a Boston University School of Social Work, Sargent College of Health and Rehabilitation Sciences
b Sargent College of Health and Rehabilitation Sciences
c The New England Research Institutes, Watertown, Massachusetts
Scott Miyake Geron, Associate Professor of Social Welfare Policy and Research, 264 Bay State Road, Boston, MA 02215 E-mail: [email protected].
Objectives. The Home Care Satisfaction Measure (HCSM) is an easy to administer, psychometrically sound instrument based on consumer-defined notions of satisfaction, including perspectives of ethnic minorities. The HCSM provides an overall home care satisfaction score and subscale scores for 5 common services, all on a 0100 scale.
Methods. Focus groups with African American, Hispanic, and non-Hispanic White older adults were audiotaped. Tapes were transcribed and analyzed with grounded theory methods. Correlational and common factor analyses were conducted to select items, and the instrument was field tested with 228 frail, low-income, older home care recipients.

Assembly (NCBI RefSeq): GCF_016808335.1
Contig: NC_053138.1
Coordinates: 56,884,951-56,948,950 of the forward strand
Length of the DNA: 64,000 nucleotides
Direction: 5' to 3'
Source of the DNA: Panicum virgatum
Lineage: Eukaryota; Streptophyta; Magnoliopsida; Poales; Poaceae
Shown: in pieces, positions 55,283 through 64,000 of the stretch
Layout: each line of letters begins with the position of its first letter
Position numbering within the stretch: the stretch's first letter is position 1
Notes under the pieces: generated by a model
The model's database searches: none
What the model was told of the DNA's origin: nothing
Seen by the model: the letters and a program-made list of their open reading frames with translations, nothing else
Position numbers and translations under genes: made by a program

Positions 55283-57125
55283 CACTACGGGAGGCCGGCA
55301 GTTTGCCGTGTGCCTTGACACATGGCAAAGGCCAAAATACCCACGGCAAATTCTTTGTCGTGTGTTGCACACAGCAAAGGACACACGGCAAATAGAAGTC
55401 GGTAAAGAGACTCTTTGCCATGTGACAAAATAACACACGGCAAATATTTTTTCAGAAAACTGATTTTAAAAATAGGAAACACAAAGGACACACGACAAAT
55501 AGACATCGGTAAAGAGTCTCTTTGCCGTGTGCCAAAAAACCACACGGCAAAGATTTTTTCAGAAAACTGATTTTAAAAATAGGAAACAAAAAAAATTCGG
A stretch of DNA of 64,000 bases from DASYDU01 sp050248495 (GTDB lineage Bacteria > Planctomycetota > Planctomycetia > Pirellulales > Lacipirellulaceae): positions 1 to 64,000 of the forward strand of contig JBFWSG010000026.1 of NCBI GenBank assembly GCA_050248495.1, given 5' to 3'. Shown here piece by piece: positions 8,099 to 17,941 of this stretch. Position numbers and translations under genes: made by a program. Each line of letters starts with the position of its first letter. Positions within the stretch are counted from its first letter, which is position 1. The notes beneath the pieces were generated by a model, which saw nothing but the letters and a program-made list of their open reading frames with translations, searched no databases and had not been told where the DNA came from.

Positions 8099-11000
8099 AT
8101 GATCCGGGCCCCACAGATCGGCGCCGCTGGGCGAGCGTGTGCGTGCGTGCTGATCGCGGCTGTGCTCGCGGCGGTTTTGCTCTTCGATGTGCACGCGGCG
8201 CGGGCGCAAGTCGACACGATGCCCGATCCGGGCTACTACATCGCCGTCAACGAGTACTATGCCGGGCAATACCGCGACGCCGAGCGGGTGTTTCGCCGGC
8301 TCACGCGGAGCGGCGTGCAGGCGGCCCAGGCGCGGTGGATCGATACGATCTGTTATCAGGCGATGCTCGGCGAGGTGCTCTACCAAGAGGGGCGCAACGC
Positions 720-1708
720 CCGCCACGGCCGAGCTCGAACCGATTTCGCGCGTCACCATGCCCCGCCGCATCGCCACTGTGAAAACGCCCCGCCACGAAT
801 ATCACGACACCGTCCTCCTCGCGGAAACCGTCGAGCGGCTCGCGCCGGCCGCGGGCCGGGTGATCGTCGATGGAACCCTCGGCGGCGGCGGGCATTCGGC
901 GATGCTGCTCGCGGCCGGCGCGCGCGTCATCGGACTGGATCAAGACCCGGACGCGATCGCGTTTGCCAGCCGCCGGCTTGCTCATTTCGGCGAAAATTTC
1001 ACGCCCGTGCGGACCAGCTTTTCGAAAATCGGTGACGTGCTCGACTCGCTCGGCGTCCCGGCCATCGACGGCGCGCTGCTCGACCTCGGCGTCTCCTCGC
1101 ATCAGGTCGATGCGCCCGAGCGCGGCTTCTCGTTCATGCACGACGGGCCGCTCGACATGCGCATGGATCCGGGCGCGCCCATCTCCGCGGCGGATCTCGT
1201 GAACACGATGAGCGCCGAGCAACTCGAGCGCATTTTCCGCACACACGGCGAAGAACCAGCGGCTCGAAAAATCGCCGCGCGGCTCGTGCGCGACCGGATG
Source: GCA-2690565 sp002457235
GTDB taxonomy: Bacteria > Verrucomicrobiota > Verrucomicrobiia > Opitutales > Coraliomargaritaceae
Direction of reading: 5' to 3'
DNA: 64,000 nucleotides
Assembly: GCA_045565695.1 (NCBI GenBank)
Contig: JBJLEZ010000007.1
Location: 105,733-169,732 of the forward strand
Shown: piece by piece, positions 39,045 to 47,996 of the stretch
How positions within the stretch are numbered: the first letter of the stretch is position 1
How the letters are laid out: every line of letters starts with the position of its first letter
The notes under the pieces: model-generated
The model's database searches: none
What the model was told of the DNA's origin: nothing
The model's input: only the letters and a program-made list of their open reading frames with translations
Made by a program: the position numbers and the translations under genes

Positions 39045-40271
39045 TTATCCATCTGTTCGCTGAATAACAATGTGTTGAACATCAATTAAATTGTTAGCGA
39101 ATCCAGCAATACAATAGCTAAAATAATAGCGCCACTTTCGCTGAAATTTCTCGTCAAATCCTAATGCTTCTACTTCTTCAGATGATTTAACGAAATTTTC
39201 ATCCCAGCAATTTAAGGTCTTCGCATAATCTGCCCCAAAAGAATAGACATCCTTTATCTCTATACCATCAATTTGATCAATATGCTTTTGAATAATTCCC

Results. Test-retest reliabilities ranged from .68 to .88, with high internal consistency reliabilities. Substantial concurrent validity was achieved for subscale and overall HCSM scores. Home care satisfaction was not related to gender, age or race but was negatively associated with physical disability. Significant social desirability effects were found.
Discussion. In the increasingly important area of home care, the HCSM is the first measure developed on the basis of the views of older consumers that also meets standard psychometric criteria. The HCSM provides a consumer-based indicator of quality and can be used to examine changes in satisfaction over time and differences among providers or within a single agency.
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